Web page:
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Public Law No: 112-154

The first recent change in VA rights concerning service dogs was Public Law No: 112-154 aka H.R.1627: Honoring America's Veterans and Caring for Camp Lejeune Families Act of 2012 This is a law passed by Congress and signed by the President on August 6, 2012. It addresses access on VA property with a service animal. It is important to note that the ADA does not apply to federal entities.

This law states:


Section 901 is amended by adding at the end the following new subsection:

‘(f)(1) The Secretary may not prohibit the use of a covered service dog in any facility or on any property of the Department or in any facility or on any property that receives funding from the Secretary.

‘(2) For purposes of this subsection, a covered service dog is a service dog that has been trained by an entity that is accredited by an appropriate accrediting body that evaluates and accredits organizations which train guide or service dogs.’.

While the actual language states that a dog must be trained by "an entity that is accredited by an appropriate accrediting body" there are currently only two accrediting bodies that evaluate and accredit organizations which train guide or service dogs. They are Assistance Dogs International (accredits service dog organizations) and (International Guide Dog Federation (guide dogs).

Prior to this new law, VA facilities were required only to permit guide dogs. Some facilities accepted other types of service dogs as well and some did not. There was inconsistency in access across the country. Some vets were finding that even when their service dog was prescribed by a VA medical provider, they could not take that service dog with them onto VA property.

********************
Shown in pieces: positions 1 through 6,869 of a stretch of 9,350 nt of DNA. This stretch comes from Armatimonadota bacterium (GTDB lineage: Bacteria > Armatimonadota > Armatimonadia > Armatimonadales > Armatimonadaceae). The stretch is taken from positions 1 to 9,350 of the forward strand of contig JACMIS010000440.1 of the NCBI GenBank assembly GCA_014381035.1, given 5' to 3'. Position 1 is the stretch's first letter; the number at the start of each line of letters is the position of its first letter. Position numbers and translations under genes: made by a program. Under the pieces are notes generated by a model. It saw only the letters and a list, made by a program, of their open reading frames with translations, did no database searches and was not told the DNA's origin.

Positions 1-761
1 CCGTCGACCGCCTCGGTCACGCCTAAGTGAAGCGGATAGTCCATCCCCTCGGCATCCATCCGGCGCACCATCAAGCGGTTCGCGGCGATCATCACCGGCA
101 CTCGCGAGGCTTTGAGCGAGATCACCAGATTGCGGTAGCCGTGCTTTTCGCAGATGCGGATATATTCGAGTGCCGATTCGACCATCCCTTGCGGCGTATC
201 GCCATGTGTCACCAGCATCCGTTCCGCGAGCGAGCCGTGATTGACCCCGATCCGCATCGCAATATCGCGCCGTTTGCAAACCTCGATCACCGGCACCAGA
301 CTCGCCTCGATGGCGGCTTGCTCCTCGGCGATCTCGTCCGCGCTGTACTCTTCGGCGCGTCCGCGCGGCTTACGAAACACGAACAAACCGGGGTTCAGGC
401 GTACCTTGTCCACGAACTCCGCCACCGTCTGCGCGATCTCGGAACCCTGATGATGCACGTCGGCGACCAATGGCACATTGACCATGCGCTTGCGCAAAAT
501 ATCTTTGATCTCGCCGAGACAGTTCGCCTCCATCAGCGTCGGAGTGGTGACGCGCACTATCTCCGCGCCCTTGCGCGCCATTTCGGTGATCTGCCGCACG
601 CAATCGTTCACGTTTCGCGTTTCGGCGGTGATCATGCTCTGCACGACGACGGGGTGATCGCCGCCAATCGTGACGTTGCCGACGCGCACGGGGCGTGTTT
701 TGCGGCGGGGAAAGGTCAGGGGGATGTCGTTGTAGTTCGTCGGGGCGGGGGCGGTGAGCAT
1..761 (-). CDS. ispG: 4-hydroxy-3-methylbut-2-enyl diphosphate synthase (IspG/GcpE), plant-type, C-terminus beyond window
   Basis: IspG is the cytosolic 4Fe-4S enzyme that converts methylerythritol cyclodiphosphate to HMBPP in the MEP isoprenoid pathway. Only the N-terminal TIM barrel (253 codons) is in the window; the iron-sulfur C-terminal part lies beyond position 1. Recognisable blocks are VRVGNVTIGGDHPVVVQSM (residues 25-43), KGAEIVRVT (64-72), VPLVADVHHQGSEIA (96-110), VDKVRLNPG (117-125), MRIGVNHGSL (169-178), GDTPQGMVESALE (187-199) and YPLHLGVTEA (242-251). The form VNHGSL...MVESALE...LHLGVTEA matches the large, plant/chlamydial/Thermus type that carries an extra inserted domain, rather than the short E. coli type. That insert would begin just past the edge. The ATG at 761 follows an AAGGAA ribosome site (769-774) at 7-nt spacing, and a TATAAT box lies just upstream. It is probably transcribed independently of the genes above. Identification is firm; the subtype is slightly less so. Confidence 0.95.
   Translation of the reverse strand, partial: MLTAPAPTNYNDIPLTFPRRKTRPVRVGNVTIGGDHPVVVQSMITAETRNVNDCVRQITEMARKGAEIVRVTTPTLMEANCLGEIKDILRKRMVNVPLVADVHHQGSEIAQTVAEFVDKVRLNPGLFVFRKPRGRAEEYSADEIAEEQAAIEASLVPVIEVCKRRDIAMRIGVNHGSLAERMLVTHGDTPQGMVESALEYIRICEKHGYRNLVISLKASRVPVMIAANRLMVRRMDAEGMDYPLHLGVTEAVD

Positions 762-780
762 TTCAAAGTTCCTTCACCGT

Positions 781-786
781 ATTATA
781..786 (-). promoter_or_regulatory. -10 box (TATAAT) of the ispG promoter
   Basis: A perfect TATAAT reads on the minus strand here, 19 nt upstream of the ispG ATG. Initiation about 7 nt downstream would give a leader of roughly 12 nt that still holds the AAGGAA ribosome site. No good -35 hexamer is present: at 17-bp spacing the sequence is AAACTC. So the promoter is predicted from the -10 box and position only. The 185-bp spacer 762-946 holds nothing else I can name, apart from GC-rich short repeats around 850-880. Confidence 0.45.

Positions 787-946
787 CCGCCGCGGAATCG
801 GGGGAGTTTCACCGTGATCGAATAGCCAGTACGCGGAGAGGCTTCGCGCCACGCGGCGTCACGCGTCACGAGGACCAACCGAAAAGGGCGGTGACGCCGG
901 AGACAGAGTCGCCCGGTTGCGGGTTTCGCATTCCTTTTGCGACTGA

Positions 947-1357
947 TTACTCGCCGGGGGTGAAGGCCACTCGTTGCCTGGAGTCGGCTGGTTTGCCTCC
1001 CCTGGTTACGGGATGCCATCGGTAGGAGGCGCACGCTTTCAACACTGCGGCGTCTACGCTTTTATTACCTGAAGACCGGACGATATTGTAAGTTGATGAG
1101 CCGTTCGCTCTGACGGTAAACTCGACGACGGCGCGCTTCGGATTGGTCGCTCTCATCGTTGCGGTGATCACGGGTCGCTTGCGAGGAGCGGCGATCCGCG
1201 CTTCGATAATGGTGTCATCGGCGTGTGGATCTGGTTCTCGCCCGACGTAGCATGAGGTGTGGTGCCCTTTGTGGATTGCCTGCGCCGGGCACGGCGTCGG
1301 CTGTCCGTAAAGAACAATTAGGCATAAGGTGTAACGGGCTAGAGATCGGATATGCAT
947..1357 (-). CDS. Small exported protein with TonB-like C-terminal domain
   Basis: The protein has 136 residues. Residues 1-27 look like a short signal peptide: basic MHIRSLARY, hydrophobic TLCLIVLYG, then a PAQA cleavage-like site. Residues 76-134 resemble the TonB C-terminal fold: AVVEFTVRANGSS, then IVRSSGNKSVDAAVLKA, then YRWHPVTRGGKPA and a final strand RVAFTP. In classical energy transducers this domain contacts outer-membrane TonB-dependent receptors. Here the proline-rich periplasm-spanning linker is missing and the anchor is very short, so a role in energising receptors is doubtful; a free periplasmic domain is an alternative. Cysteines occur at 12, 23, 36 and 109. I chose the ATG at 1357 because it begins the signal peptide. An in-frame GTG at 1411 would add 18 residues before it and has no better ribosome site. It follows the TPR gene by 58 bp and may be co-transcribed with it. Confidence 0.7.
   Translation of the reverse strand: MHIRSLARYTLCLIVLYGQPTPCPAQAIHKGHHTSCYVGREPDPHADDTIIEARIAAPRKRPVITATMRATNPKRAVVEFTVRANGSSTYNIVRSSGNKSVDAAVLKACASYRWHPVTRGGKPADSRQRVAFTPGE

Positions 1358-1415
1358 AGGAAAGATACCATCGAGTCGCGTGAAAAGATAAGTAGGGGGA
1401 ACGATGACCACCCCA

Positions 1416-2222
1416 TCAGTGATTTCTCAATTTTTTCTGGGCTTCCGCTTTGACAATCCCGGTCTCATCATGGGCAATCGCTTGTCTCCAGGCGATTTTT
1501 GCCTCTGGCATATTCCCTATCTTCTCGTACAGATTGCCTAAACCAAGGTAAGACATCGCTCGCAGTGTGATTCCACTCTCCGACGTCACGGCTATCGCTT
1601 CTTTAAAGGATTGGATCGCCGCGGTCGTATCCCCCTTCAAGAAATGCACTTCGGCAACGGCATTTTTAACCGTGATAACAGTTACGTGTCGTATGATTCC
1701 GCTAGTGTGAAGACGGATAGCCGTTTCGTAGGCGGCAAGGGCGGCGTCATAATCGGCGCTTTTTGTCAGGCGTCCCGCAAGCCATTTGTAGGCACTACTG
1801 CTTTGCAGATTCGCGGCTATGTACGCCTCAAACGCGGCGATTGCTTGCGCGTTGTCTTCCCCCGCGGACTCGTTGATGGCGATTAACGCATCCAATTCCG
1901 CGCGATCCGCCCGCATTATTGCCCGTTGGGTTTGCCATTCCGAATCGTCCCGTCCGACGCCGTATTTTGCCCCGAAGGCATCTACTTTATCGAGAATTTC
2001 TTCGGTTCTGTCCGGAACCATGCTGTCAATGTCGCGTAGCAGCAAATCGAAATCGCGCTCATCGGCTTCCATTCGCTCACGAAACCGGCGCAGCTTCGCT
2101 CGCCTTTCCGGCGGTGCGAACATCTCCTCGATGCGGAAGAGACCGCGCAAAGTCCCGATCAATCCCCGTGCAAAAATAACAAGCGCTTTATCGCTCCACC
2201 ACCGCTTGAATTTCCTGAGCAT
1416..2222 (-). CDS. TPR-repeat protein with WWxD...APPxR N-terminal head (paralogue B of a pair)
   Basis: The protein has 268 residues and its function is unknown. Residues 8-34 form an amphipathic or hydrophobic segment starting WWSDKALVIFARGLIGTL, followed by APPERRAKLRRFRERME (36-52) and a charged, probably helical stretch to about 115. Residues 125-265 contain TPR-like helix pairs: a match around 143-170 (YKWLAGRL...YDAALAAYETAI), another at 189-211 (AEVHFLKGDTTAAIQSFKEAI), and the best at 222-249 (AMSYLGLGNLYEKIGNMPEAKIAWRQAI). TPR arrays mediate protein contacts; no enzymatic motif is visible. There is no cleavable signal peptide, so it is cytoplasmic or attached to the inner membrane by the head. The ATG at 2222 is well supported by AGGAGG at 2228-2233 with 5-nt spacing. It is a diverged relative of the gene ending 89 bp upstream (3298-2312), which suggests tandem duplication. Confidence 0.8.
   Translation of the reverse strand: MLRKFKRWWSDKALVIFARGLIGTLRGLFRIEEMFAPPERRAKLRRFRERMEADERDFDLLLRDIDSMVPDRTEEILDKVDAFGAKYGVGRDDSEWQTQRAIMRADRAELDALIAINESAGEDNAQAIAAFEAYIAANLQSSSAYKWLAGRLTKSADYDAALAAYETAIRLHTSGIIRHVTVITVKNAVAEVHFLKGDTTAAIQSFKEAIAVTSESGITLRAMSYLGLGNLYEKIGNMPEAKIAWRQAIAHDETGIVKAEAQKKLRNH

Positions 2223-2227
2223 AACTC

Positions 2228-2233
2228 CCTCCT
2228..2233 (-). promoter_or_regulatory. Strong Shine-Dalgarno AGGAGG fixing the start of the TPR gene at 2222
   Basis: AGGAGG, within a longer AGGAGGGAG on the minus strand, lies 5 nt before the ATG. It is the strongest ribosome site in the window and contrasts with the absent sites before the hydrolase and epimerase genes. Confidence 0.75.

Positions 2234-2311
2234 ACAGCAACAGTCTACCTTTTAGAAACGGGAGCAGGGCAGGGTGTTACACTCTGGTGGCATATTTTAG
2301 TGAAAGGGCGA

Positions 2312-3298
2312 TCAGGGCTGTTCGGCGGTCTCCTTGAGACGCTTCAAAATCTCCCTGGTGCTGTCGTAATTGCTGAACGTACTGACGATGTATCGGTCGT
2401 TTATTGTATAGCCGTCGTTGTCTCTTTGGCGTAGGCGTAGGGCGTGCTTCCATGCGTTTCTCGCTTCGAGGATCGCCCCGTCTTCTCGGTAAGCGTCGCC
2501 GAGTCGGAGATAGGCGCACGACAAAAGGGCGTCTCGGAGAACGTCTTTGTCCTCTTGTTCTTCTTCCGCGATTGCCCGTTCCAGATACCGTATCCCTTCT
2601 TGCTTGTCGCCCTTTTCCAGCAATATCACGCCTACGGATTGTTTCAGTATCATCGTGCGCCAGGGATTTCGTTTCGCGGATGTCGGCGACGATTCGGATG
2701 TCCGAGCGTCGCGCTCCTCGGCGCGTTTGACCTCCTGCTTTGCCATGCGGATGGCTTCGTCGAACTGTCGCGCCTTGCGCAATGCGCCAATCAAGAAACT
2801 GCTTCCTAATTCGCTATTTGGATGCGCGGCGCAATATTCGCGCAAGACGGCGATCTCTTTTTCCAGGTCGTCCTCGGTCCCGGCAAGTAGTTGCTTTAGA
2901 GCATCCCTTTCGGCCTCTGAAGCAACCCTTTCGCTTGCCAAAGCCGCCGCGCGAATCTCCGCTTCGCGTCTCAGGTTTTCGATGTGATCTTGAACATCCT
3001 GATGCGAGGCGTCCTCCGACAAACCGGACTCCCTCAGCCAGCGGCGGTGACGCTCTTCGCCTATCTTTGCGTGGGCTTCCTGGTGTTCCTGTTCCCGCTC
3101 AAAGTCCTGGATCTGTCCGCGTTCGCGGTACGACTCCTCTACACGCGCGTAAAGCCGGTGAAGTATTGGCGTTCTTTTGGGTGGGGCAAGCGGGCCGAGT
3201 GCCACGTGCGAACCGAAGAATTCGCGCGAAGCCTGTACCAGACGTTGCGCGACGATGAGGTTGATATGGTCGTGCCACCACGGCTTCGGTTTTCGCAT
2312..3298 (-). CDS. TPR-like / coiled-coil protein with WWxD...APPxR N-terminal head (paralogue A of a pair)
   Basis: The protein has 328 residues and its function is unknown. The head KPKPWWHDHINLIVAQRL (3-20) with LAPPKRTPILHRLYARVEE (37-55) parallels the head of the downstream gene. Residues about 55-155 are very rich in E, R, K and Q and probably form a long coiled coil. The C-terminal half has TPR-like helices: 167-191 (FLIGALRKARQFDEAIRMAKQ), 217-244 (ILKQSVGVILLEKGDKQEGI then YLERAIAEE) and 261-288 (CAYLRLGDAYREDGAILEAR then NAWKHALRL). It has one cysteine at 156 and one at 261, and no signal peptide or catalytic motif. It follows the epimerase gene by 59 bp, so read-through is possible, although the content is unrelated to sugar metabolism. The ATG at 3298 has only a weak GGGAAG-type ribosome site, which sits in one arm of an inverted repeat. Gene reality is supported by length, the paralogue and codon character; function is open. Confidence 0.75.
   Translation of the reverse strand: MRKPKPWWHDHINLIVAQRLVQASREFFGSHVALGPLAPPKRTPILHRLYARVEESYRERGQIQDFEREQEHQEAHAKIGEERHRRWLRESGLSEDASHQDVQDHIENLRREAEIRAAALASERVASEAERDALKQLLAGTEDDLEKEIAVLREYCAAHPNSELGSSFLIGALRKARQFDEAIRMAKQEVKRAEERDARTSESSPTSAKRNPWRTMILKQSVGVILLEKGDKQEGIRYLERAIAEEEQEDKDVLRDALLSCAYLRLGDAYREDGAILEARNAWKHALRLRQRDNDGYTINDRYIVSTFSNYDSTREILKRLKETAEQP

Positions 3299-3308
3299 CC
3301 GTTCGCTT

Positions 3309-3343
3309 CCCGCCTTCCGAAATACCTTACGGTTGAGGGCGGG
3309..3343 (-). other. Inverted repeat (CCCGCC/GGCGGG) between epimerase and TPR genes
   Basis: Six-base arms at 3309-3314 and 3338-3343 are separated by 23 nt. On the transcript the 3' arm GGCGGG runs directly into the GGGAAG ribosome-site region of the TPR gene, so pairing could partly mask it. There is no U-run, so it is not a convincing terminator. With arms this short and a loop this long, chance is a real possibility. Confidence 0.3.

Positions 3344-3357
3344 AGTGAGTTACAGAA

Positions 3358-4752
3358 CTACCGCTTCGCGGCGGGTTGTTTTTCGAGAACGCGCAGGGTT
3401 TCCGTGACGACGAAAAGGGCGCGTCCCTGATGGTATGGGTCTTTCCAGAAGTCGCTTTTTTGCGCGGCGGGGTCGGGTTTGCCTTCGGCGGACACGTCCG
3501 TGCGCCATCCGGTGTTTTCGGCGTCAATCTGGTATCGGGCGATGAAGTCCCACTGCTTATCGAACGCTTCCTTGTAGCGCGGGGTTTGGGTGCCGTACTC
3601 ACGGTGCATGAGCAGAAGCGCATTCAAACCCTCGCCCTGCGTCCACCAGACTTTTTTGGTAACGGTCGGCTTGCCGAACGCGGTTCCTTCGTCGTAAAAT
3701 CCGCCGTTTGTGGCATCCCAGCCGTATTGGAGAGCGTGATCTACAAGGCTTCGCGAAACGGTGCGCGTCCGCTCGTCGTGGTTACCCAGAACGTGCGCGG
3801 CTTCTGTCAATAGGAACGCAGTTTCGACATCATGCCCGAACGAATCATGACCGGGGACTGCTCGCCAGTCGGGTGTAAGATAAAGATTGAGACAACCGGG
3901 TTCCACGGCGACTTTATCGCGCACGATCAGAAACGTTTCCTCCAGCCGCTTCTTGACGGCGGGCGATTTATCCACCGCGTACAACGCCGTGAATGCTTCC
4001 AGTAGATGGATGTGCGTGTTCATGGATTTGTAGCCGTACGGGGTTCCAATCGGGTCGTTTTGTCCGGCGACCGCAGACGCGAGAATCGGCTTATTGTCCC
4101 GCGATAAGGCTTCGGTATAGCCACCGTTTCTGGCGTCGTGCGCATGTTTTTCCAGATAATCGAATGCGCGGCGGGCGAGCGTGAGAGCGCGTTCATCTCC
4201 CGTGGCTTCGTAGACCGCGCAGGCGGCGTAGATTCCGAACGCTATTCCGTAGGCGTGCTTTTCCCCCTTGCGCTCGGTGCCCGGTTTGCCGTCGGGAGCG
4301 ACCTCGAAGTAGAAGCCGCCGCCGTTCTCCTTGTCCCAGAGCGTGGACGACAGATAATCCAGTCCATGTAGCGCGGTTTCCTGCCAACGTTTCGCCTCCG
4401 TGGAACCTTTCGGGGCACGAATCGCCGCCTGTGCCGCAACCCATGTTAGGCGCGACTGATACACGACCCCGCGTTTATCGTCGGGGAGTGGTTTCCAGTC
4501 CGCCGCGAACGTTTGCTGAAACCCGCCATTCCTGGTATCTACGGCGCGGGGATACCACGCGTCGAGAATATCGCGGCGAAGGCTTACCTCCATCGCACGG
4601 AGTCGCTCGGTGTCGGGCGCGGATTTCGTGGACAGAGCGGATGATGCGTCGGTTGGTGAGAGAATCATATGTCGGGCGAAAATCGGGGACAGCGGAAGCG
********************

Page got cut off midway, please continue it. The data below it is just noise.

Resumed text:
This was based on an internal rule promulgated by the VA, 38 C.F.R. 1.218(11): which said

Dogs and other animals. Dogs and other animals, except seeing-eye dogs, shall not be brought upon property except as authorized by the head of the facility or designee.

This new law requires the VA to create a regulation that permits all types of service dog (including PTSD service dogs) that are certified by an ADI (Assistance Dogs International) accredited program. Prior to this new law, there was no requirement for proof of training. This change is a solution for another problem being encountered in VA facilities concerning service animals, that being vets taking untrained personal pets into the facilities and these animals being disruptive or dangerous. There are some reports of these supposed service dogs attacking real service dogs, such as reported in this blog:

It is also based in part on a change in policy for some military bases caused by an incident wherein a 6 year old child was attacked and killed by a supposed PTSD service dog involving two active duty officers at Ft. Campbell:

Summary: All types of service dogs, including those for mental health such as PTSD service dogs, are permitted on VA property so long as they are certified by an ADI accredited program.